For me, by standing up and saying the pledge, I am recognizing the sacrifices that were made by our troops to make this country what it is today.
Junior Latrisha Taylor strongly believes that the pledge and the flag represent a “lie,” and anyone who stands during the Pledge of Allegiance is “supporting a huge lie.” This lie that Latrisha is referring to is the promise that “liberty and justice is for everyone- when in reality, it’s not.”
The Pledge of Allegiance means, “supporting veterans and military personnel, who have fought hard for our country. The pledge is a way to honor them. Although our country has a terrible history, we have grown, and we will continue to grow together. The Pledge of Allegiance supports and promotes our country’s troops,” said Molly Heaney.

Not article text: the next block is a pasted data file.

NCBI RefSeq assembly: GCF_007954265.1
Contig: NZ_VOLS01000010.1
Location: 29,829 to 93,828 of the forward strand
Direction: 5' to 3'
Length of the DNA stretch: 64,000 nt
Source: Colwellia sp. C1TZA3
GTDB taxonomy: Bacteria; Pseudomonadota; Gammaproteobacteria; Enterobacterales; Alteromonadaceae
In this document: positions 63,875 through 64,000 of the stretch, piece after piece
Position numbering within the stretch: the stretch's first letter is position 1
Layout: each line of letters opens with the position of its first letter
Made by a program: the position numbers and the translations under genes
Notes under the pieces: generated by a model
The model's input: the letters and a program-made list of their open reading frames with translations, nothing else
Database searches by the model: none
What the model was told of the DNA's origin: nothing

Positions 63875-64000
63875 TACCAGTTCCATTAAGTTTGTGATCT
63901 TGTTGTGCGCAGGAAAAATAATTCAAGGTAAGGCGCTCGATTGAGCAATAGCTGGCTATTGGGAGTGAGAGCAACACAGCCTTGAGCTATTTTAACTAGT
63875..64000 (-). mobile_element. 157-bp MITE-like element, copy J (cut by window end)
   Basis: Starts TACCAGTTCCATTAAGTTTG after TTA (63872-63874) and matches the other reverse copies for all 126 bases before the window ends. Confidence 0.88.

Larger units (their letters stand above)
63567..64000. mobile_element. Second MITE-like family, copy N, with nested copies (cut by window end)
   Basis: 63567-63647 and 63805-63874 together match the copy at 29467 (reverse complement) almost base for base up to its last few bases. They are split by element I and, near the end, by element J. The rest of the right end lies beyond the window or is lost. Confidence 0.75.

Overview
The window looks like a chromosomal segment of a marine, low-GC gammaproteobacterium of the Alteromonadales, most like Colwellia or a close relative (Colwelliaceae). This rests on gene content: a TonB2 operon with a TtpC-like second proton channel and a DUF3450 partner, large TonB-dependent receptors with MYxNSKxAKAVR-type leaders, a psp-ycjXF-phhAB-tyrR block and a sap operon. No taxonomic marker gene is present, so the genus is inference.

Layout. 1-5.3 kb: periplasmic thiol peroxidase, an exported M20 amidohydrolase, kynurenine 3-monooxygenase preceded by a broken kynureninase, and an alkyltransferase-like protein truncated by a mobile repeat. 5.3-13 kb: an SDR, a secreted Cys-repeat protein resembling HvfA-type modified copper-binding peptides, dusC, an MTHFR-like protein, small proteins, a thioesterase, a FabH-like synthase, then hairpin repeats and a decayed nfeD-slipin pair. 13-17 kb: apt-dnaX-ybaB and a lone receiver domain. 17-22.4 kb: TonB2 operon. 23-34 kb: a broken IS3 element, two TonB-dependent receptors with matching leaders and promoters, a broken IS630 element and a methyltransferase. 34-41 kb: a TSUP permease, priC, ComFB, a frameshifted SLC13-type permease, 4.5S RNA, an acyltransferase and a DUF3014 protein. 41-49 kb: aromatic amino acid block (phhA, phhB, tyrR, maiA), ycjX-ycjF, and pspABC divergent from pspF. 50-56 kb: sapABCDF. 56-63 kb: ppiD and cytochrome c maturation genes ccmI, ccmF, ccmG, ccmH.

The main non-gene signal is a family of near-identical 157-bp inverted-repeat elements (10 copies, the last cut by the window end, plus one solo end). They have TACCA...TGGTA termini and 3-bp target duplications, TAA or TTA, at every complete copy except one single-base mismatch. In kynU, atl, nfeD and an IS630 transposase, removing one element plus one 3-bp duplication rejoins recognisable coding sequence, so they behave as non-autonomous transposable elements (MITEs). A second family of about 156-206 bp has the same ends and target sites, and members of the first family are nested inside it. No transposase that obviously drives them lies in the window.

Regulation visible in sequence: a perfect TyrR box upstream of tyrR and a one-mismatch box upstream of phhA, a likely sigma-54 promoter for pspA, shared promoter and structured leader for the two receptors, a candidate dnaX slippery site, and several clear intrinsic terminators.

The Flag might not even hold any significance to someone at all, such as junior, Sid Guadarrama. He believes the “foundations of this country have been built upon mistreatment and inequality.” In fact, Guadarrama goes as far as saying, “I don’t think anybody should worship a flag because there is a good and bad side to everything. People waving around a flag like it’s a part of who they are.. I just feel like people shouldn’t do it.”Something else Guadarrama said that highlights how people become so passionate about the Pledge of Allegiance is, “This is what I believe, and I’m not gonna be ashamed of what I believe.”